Opinion: New York must say no to social media surveillance

With just three words – “Accept friend request” – covert cops can surveil your most private and unfiltered communications, putting youth of color at risk.

The “Stop Online Police Fake Accounts and Keep Everyone Safe” (STOP FAKES) Act would ban police from leveraging fake social media accounts to surveil New Yorkers.

The “Stop Online Police Fake Accounts and Keep Everyone Safe” (STOP FAKES) Act would ban police from leveraging fake social media accounts to surveil New Yorkers. Thomas Jackson, Stone via Getty Images

How often do you share your location, family photos and medical information with a police officer you’ve never met? Chances are, it’s more often than you think. Your social media accounts contain a trove of personal information about you. With every “friend” and “follow” request you accept, you risk a covert cop invading your privacy. The “Stop Online Police Fake Accounts and Keep Everyone Safe” (STOP FAKES) Act is first-of-its-kind legislation which would ban police from leveraging fake social media accounts to surveil New Yorkers.

Police have used social media infiltration to flag, surveil and arrest activists around the country, stifling freedom of speech and the right to protest. In 2016, Keedran Franklin, a 32-year-old Black Lives Matter organizer in Memphis, accepted the friend request of a mysterious “Bob Smith.” Franklin was subsequently barred from the mayor’s property and given escorts any time he entered City Hall. He later learned that “Bob Smith,” in whom he had placed sufficient trust to discuss protest plans, was a fiction created by undercover detective Tim Reynolds. “They had 22,000 pages of documents on me and the people around me,” said Franklin, who remains a regular target of arrest for his protesting activity.

With the repeal of Roe v. Wade, social media surveillance now also threatens abortion-seekers. Cops may masquerade as acquaintances of abortion-seekers to document private posts about reproductive health, or impersonate abortion providers to trick them into revealing their interest in reproductive care. Even in states like New York where abortion care remains protected, information obtained can easily be shared with anti-choice jurisdictions as part of inter-agency information sharing agreements. 

Along with protesters, abortion-seekers and other “people of interest,” children are especially vulnerable to digital dragnet surveillance. Young people are particularly likely to communicate online; almost half of U.S. teens said they were online “almost constantly,” according to a 2022 Pew Research Center survey. Teens’ digital interactions tend to be heavily context-dependent and are therefore prone to misinterpretation by law enforcement.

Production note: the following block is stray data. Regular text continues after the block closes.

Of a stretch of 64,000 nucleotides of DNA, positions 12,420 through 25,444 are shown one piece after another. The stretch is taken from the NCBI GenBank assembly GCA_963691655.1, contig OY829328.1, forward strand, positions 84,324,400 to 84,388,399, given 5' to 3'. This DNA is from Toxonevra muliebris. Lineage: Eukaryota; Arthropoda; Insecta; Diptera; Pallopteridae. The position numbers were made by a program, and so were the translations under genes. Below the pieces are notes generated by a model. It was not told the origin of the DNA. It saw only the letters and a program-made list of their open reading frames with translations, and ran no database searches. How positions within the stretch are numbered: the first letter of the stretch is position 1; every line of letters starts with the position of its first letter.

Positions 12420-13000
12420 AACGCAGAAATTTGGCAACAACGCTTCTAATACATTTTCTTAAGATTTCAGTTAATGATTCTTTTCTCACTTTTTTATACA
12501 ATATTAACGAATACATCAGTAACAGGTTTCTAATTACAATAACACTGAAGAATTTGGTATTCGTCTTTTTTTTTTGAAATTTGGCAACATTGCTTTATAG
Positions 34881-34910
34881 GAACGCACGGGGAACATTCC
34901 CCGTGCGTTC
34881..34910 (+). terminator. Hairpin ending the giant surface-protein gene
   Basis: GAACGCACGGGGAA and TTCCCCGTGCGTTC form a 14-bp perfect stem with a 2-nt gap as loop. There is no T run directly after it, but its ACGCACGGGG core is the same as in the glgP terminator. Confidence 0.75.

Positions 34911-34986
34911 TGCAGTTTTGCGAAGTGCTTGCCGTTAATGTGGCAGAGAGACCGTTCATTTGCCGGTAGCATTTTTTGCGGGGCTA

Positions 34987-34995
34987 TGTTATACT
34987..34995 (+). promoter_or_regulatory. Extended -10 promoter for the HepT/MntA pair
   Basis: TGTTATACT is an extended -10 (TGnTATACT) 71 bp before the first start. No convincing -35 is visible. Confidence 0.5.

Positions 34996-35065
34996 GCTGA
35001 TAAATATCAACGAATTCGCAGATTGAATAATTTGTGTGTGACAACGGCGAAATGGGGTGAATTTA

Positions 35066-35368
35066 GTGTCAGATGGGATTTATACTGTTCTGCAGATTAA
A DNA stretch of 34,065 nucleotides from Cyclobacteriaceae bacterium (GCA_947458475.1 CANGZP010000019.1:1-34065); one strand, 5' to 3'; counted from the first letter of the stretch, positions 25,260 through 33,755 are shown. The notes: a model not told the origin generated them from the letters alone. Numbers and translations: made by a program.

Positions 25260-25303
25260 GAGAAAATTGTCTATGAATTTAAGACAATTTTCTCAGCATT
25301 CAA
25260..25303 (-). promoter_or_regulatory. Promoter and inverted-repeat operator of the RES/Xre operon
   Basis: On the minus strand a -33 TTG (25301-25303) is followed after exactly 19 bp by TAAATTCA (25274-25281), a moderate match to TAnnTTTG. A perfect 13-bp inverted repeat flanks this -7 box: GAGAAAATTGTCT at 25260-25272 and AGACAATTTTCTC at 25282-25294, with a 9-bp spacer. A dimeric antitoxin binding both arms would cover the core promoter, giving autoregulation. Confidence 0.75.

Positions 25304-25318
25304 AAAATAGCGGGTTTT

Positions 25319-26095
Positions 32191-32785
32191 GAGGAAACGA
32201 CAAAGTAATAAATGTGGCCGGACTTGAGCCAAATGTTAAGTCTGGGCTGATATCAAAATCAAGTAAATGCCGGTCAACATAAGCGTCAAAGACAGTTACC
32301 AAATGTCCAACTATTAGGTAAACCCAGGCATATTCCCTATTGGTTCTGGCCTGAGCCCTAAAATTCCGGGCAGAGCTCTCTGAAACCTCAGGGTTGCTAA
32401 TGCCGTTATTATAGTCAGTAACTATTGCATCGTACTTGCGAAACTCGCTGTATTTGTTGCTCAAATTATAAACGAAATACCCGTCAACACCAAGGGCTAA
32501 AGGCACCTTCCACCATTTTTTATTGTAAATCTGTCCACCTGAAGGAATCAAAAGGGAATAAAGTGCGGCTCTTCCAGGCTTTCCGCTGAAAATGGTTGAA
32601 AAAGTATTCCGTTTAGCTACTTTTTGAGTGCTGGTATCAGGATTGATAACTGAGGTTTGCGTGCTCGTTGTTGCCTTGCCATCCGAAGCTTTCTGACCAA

This is particularly true for Black and brown youth, who are disproportionately surveilled by police. These teens use the Internet significantly more and have a larger cultural gap between them and law enforcement than their white peers. Song lyrics, memes and other cultural references from young people’s social media profiles are stripped of context and used by police to incriminate youth. According to Desmond Patton, an associate professor at Columbia University, this culture gap “open[s] up a window of gross misinterpretation that can lead to mass incarceration.” 

On the basis of simple, out-of-context social media posts, Black and brown children as young as 13 are being logged into secret gang databases, which are almost entirely composed of people of color – in 2019, white people made up only 1.1% of the NYPD’s gang database. These databases are then shared with prosecutors and can be used in massive gang sweeps that ruin young peoples’ lives. When youth of color grow up in heavily policed neighborhoods, they are too often punished for the crime of mere association.

One New York teen was jailed for over a year on Rikers Island for Facebook photos with neighbors and family who police claimed were in a gang. Another teen spent 22 months in jail after the Bronx 120 gang sweep based solely on his Facebook posts, music videos and the government’s interpretation of his wiretap.

For the past eight years, social media surveillance software companies such as Geofeedia, Dataminr and ShadowDragon have allowed New York State Police to automate surveillance of New Yorkers on an unprecedented scale. “I want to know everything about the suspect,” said ShadowDragon’s founder, Daniel Clemens. “Where do they get their coffee, where do they get their gas, where’s their electric bill, who’s their mom, who’s their dad?” 

Digital dragnet surveillance is widespread and dangerous, yet it continues to go unregulated. Although the NYPD claimed in a Department of Justice report to keep detailed records of its undercover accounts, the department refuses to provide any documentation of its social media surveillance policies or practices for public review.

Albany must ban police from leveraging fake social media accounts to surveil New Yorkers. The verdict is clear: New York legislators must say no to social media surveillance – and vote yes to STOP FAKES.

Liz Huang is a civil rights intern at the Surveillance Technology Oversight Project (S.T.O.P.), a New York-based civil rights and privacy group, and a junior studying political science and philosophy at Wellesley College. Zohran Mamdani is a democratic socialist Assembly Member representing Astoria and Long Island City. Cordell Cleare is a state Senator representing Harlem, Washington Heights and Morningside Heights, and the chair of the Senate Committee on Aging.

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